A satisfying multicultural effort, like Van Laan and Vidal's first collaboration ( The Legend of El Dorado ), this retelling of a complex legend posits a mythical origin for the sacred buffalo dance of the Blackfoot people. Long ago, a young woman saves her village from starvation when she promises herself to the chief of the buffalo on condition that the herd enter the hunters' piskun (trap). Both buffalo and maiden keep their promises, and the villagers rejoice at the opportunities for food and warm furs. The girl's bereft father, however, seeks her out, only to be trampled by the buffalo. She restores him to life by magic, and the buffalo, suitably impressed, then teach her the buffalo dance, so that they can come back to life when killed by men. Powerful themes of sacrifice and rebirth dominate the legend, whose action proceeds with a magical logic that may confuse younger children. Vidal's formal, even stiff, but strongly focused color pencil drawings face pages of text decorated with American Indian pictographs and bright geometric borders; the climactic dance of the buffalo stands alone. Ages 5-9. (Sept.)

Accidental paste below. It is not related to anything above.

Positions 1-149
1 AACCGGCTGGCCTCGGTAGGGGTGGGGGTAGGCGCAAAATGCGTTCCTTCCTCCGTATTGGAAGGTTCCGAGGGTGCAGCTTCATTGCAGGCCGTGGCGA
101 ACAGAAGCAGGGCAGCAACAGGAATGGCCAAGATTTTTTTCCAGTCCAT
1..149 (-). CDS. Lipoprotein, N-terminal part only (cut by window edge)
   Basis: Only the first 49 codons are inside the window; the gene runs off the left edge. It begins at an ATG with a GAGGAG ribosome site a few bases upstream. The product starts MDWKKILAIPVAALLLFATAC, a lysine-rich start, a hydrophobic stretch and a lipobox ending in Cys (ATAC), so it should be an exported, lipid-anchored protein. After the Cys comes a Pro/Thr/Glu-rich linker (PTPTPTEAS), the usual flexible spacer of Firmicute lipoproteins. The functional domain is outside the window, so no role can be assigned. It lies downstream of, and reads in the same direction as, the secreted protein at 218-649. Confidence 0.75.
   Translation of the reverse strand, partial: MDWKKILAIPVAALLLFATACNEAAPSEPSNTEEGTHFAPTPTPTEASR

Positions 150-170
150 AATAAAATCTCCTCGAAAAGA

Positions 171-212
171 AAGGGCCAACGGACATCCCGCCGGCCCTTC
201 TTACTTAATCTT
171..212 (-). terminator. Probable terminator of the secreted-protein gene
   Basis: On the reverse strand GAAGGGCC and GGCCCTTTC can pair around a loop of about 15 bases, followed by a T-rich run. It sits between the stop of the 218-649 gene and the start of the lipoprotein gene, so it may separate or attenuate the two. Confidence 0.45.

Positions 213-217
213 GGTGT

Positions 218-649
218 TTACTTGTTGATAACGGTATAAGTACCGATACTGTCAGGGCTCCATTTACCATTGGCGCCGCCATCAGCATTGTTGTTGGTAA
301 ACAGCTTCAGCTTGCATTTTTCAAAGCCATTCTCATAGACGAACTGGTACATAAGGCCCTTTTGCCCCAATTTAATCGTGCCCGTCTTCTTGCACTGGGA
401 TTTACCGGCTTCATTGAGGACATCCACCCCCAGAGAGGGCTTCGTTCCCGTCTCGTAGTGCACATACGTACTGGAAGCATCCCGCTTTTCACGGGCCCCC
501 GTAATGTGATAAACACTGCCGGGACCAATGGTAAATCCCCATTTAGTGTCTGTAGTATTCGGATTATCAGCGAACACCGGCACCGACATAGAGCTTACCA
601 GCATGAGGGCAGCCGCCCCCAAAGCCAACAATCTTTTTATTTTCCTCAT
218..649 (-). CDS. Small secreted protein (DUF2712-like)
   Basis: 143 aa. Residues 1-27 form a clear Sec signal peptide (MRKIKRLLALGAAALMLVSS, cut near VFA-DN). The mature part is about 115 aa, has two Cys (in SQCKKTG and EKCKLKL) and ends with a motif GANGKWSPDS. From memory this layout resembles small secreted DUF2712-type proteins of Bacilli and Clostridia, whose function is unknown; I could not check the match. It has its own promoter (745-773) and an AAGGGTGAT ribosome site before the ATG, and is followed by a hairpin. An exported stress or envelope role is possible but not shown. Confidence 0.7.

Reviewed on: 08/30/1993 Release date: 09/01/1993 Genre: Children's
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